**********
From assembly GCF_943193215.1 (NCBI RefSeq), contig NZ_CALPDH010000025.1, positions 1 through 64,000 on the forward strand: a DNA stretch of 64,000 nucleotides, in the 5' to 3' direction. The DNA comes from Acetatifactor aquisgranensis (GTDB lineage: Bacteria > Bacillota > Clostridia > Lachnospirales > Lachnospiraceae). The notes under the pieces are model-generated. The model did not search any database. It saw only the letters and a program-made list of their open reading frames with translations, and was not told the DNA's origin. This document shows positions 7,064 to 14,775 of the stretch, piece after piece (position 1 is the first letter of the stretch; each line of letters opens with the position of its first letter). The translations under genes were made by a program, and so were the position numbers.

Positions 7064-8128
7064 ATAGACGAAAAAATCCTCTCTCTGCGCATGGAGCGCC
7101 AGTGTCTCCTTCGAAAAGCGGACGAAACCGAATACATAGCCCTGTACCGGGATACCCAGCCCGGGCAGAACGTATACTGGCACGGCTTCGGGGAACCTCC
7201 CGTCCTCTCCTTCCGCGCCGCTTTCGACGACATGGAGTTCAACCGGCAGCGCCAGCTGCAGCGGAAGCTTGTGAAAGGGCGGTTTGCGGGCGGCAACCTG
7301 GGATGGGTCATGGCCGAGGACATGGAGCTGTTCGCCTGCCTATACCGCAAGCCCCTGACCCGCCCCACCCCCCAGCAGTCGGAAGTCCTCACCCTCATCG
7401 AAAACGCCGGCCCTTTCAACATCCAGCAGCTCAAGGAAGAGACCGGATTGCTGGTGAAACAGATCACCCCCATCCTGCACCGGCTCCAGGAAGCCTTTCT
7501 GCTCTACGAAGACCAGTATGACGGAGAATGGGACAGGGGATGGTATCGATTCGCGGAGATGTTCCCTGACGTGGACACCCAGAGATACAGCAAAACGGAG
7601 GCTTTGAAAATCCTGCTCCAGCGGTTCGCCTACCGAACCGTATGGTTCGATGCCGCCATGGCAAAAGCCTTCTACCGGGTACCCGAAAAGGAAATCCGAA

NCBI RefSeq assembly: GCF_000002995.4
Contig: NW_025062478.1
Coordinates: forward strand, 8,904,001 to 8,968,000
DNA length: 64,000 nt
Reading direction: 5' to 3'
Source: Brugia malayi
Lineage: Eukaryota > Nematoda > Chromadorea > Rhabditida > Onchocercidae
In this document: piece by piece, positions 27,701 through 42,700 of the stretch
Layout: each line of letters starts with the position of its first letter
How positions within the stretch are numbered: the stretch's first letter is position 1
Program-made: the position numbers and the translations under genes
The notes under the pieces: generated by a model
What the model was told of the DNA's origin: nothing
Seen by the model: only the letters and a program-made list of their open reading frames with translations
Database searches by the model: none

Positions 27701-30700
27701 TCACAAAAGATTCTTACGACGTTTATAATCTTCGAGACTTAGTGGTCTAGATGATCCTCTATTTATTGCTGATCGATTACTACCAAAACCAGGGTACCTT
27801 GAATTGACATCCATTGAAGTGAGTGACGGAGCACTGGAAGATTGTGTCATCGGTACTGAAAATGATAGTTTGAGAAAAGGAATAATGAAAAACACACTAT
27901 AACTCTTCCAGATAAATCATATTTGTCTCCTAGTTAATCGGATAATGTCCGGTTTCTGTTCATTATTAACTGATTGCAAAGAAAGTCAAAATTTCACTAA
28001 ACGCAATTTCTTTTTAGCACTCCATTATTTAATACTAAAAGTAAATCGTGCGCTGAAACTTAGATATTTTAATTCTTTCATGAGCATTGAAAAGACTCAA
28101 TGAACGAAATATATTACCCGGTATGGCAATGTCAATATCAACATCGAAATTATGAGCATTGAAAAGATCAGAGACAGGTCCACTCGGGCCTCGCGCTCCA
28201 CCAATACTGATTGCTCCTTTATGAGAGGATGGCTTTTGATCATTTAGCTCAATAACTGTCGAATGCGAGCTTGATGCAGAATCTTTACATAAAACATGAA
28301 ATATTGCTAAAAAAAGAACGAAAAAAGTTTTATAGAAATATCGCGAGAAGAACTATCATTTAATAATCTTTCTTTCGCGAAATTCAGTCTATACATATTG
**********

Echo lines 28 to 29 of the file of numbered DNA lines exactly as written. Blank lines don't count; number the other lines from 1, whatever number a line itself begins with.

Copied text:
27901 AACTCTTCCAGATAAATCATATTTGTCTCCTAGTTAATCGGATAATGTCCGGTTTCTGTTCATTATTAACTGATTGCAAAGAAAGTCAAAATTTCACTAA
28001 ACGCAATTTCTTTTTAGCACTCCATTATTTAATACTAAAAGTAAATCGTGCGCTGAAACTTAGATATTTTAATTCTTTCATGAGCATTGAAAAGACTCAA